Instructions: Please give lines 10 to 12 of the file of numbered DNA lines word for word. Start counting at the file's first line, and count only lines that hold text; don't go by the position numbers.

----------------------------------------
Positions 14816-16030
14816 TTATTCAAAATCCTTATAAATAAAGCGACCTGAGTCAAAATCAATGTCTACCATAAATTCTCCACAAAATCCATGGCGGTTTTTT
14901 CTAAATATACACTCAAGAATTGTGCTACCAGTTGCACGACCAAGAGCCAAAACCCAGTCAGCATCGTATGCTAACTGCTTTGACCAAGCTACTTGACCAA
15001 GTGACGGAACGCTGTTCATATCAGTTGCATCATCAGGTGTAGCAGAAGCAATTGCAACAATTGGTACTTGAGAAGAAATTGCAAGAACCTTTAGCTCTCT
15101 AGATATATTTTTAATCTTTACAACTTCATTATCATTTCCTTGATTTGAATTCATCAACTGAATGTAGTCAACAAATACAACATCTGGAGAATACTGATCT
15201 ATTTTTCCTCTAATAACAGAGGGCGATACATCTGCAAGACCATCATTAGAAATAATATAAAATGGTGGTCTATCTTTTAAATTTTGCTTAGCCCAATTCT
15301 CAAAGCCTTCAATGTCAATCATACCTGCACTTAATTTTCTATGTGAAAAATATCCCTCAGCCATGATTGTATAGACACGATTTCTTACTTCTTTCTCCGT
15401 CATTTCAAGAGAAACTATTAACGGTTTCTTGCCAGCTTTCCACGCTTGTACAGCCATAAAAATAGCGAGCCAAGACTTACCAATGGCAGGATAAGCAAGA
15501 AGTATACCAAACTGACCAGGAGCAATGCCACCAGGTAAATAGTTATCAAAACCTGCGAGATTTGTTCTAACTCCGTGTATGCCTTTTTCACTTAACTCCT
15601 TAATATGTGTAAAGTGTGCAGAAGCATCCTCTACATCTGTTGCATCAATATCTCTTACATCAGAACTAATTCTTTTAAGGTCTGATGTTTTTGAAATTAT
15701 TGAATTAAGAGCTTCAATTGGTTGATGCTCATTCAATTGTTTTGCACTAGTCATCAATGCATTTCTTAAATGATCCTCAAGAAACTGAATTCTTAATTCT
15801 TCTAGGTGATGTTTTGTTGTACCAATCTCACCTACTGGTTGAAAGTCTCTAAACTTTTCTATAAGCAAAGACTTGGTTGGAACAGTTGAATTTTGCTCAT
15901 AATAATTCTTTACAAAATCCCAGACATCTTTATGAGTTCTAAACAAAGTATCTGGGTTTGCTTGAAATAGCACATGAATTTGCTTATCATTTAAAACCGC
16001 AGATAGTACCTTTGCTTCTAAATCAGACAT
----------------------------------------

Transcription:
15601 TAATATGTGTAAAGTGTGCAGAAGCATCCTCTACATCTGTTGCATCAATATCTCTTACATCAGAACTAATTCTTTTAAGGTCTGATGTTTTTGAAATTAT
15701 TGAATTAAGAGCTTCAATTGGTTGATGCTCATTCAATTGTTTTGCACTAGTCATCAATGCATTTCTTAAATGATCCTCAAGAAACTGAATTCTTAATTCT
15801 TCTAGGTGATGTTTTGTTGTACCAATCTCACCTACTGGTTGAAAGTCTCTAAACTTTTCTATAAGCAAAGACTTGGTTGGAACAGTTGAATTTTGCTCAT